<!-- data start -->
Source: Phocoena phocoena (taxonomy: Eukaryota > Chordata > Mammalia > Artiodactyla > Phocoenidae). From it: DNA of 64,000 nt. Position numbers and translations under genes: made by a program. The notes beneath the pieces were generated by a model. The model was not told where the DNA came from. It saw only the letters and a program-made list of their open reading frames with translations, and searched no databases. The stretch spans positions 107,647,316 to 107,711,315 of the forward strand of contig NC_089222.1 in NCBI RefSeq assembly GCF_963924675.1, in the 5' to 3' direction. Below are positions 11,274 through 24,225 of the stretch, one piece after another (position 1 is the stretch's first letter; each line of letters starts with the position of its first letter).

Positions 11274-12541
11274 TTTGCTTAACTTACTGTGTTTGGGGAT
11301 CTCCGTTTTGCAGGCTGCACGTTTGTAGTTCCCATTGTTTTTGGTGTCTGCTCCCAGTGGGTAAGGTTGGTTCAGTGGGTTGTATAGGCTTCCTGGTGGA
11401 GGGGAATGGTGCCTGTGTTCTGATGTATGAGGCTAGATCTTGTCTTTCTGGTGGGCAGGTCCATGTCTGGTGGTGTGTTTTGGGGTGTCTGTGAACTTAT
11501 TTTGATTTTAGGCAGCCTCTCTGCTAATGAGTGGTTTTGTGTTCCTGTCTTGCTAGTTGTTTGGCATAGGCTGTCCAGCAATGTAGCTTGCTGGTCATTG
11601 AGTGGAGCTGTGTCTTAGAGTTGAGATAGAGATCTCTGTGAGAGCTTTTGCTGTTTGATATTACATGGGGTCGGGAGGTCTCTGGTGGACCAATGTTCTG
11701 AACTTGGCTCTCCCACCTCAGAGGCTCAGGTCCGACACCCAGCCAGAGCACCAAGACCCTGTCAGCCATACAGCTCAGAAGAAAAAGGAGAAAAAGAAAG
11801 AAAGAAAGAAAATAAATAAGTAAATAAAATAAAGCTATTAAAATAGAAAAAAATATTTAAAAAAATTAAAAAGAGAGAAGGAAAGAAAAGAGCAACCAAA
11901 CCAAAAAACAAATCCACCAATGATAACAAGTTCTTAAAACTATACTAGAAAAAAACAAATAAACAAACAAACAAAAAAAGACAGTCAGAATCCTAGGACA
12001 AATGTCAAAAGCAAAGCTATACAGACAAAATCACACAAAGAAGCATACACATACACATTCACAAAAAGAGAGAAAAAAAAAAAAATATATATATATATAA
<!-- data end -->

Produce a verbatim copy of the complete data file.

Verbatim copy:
Source: Phocoena phocoena (taxonomy: Eukaryota > Chordata > Mammalia > Artiodactyla > Phocoenidae). From it: DNA of 64,000 nt. Position numbers and translations under genes: made by a program. The notes beneath the pieces were generated by a model. The model was not told where the DNA came from. It saw only the letters and a program-made list of their open reading frames with translations, and searched no databases. The stretch spans positions 107,647,316 to 107,711,315 of the forward strand of contig NC_089222.1 in NCBI RefSeq assembly GCF_963924675.1, in the 5' to 3' direction. Below are positions 11,274 through 24,225 of the stretch, one piece after another (position 1 is the stretch's first letter; each line of letters starts with the position of its first letter).

Positions 11274-12541
11274 TTTGCTTAACTTACTGTGTTTGGGGAT
11301 CTCCGTTTTGCAGGCTGCACGTTTGTAGTTCCCATTGTTTTTGGTGTCTGCTCCCAGTGGGTAAGGTTGGTTCAGTGGGTTGTATAGGCTTCCTGGTGGA
11401 GGGGAATGGTGCCTGTGTTCTGATGTATGAGGCTAGATCTTGTCTTTCTGGTGGGCAGGTCCATGTCTGGTGGTGTGTTTTGGGGTGTCTGTGAACTTAT
11501 TTTGATTTTAGGCAGCCTCTCTGCTAATGAGTGGTTTTGTGTTCCTGTCTTGCTAGTTGTTTGGCATAGGCTGTCCAGCAATGTAGCTTGCTGGTCATTG
11601 AGTGGAGCTGTGTCTTAGAGTTGAGATAGAGATCTCTGTGAGAGCTTTTGCTGTTTGATATTACATGGGGTCGGGAGGTCTCTGGTGGACCAATGTTCTG
11701 AACTTGGCTCTCCCACCTCAGAGGCTCAGGTCCGACACCCAGCCAGAGCACCAAGACCCTGTCAGCCATACAGCTCAGAAGAAAAAGGAGAAAAAGAAAG
11801 AAAGAAAGAAAATAAATAAGTAAATAAAATAAAGCTATTAAAATAGAAAAAAATATTTAAAAAAATTAAAAAGAGAGAAGGAAAGAAAAGAGCAACCAAA
11901 CCAAAAAACAAATCCACCAATGATAACAAGTTCTTAAAACTATACTAGAAAAAAACAAATAAACAAACAAACAAAAAAAGACAGTCAGAATCCTAGGACA
12001 AATGTCAAAAGCAAAGCTATACAGACAAAATCACACAAAGAAGCATACACATACACATTCACAAAAAGAGAGAAAAAAAAAAAAATATATATATATATAA